By Dana Milbank
Thursday, May 24, 2007
In Alberto Gonzales's Justice Department, Democrats and liberals who were denied civil service jobs were said to have a "Monica Problem."
After yesterday's House Judiciary Committee hearing, the Justice Department has a Monica Problem of its own.
The source of the metastasizing Monica Problem (not to be confused with the previous president's Monica Problem) is Monica Goodling, a graduate of Pat Robertson's law school who was the Justice Department's enforcer of partisan purity until she resigned and investigations began. In a full day of testimony, she accused the No. 2 Justice official of giving false testimony to Congress, implied that Gonzales himself had improperly tried to influence her testimony, and generally described Gonzales's Justice Department as a wholly owned subsidiary of the Republican National Committee.
"I may have gone too far in asking political questions of applicants for career positions," the trembling young witness told the committee after securing immunity from prosecution for her testimony. "I may have taken inappropriate political considerations into account on some occasions."
"Was that legal?" demanded Rep. Bobby Scott (D-Va.). Under the witness table, Goodling wrung her hands and rubbed her bracelet. She drew a deep breath. "I know I crossed the line," she admitted.
So, apparently, did Paul McNulty, who has already announced his resignation as deputy attorney general. Goodling said he was "not fully candid" in his testimony to Congress about the White House's role in the replacement of U.S. attorneys.
And speaking of line crossers, there was that "uncomfortable" meeting when Gonzales seemed to be trying to coach Goodling's testimony. Days before she resigned, the attorney general presented his version of the firings ("Let me tell you what I remember") and asked for her reaction. "I didn't know that it was maybe appropriate," Goodling said.
Republicans must have known they had a problem on their hands, for they moved with dispatch to create diversions. Rep. Chris Cannon (Utah) opted to read into the record a lengthy editorial comparing Rep. Jack Murtha (D-Pa.) to Tony Soprano. Rep. Dan Lundgren (Calif.) delivered a 250-word speech praising his own glorious service as his state's attorney general.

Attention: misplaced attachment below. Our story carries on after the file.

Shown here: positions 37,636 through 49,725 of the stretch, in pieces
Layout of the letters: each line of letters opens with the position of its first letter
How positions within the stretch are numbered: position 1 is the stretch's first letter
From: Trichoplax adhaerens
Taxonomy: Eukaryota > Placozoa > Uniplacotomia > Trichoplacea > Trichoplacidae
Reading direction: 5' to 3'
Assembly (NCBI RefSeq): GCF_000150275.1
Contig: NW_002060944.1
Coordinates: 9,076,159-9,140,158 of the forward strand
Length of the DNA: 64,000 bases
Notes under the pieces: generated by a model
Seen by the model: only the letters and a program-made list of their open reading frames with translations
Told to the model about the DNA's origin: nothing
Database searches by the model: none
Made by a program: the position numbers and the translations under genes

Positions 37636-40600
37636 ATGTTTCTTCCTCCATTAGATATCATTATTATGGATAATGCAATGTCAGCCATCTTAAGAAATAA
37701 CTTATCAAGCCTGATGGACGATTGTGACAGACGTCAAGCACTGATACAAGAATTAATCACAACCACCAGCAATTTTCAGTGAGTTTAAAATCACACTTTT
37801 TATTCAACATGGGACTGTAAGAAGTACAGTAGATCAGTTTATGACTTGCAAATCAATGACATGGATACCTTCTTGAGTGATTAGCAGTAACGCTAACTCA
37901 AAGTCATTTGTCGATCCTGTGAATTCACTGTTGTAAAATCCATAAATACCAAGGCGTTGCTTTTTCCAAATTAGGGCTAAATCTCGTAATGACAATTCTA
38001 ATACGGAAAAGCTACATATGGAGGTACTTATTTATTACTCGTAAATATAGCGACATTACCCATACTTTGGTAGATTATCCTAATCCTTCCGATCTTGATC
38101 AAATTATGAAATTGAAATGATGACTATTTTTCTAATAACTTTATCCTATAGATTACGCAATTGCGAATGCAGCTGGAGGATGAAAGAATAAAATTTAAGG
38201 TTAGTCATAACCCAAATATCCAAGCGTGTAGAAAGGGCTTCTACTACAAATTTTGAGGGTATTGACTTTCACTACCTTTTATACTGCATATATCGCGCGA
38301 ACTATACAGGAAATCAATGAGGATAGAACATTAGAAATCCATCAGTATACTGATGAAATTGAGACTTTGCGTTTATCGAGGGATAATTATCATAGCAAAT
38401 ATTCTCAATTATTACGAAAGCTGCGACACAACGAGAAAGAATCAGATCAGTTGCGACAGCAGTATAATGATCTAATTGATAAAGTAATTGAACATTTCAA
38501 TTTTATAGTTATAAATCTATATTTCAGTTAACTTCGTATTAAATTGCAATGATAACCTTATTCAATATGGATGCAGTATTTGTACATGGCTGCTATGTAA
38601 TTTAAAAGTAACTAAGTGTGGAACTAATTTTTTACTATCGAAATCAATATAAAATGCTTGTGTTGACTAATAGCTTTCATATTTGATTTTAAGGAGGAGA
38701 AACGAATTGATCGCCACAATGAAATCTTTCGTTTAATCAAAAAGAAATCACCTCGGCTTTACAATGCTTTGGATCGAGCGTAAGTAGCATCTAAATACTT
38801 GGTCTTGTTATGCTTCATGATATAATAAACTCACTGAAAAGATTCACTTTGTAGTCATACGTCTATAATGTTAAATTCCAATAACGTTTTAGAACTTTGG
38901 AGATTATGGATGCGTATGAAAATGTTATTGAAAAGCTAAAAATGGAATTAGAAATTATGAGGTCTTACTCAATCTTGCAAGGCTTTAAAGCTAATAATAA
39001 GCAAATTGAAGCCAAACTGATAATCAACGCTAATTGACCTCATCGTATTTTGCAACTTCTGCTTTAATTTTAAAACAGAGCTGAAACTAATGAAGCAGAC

The only break Republicans got all day came from a neophyte Democrat on the committee, Steve Cohen (Tenn.), who decided to poke fun at the educational pedigree of Goodling, Regent University law school Class of '99 ("top 10.5 percent of class," reported her résumé).
"The mission of the law school you attended, Regent, is to bring to bear upon legal education and the legal profession the will of almighty God," he said. "What is the will of almighty God, our creator, on the legal profession?"
"I'm not sure that I could define that question for you," Goodling answered.
Cohen continued: "Are you aware of the fact that in your graduating class, 50 to 60 percent of the students failed the bar the first time?"
"I know it wasn't good," she conceded.
Republicans erupted in groans and cries of "bigotry." "Regent University students won the American Bar Association's Negotiation Competition February 11," protested Randy Forbes (R-Va.).
Goodling had been the subject of considerable speculation as her testimony was delayed for weeks by her immunity negotiations. Would she be a modern-day Fawn Hall, defending her bosses the way Ollie North's secretary once fought for him? Or would she be the woman with powerful tear ducts described by her colleague David Margolis as having sobbed in his office for "30 to 45 minutes" when the scandal broke.
But Goodling was neither. Her trembling fingers gave away her nerves, but she made clear from the start that she hadn't come to take the fall: At the top of her written testimony, bold and underlined, was the sentence "The Deputy Attorney General's Allegations are False."
With the assistance of committee Democrats, Goodling quickly established that she had little preparation for the senior job she held at the Justice Department. Asked about her previous experience making personnel decisions, Goodling began her answer by noting that she was student body president in college.
But Democrats quickly realized that Goodling, who worked for the RNC before joining the Justice Department, was of more use to them as a savvy operative than as an ingenue. Their questions encouraged her to paint political considerations at Justice as so pervasive that she couldn't quantify them.
How many job applicants did she block because of political leanings? "I wouldn't be able to give you a number." Did she ask aspiring civil servants whom they voted for? "I may have." Did she screen applicants for career prosecutor jobs so that Republicans landed in those positions? "I think that I probably did." How many times? "I don't think that I could have done it more than 50 times, but I don't know." She further admitted that she "occasionally" researched career applicants' political affiliations and checked their political donations.
Legally, this could all add up to a major Monica Problem for Goodling, who brought three high-priced lawyers with her to the hearing. "I intend to establish a legal defense fund at some point," she told the committee.
Here's guessing that Gonzales and McNulty won't be contributing.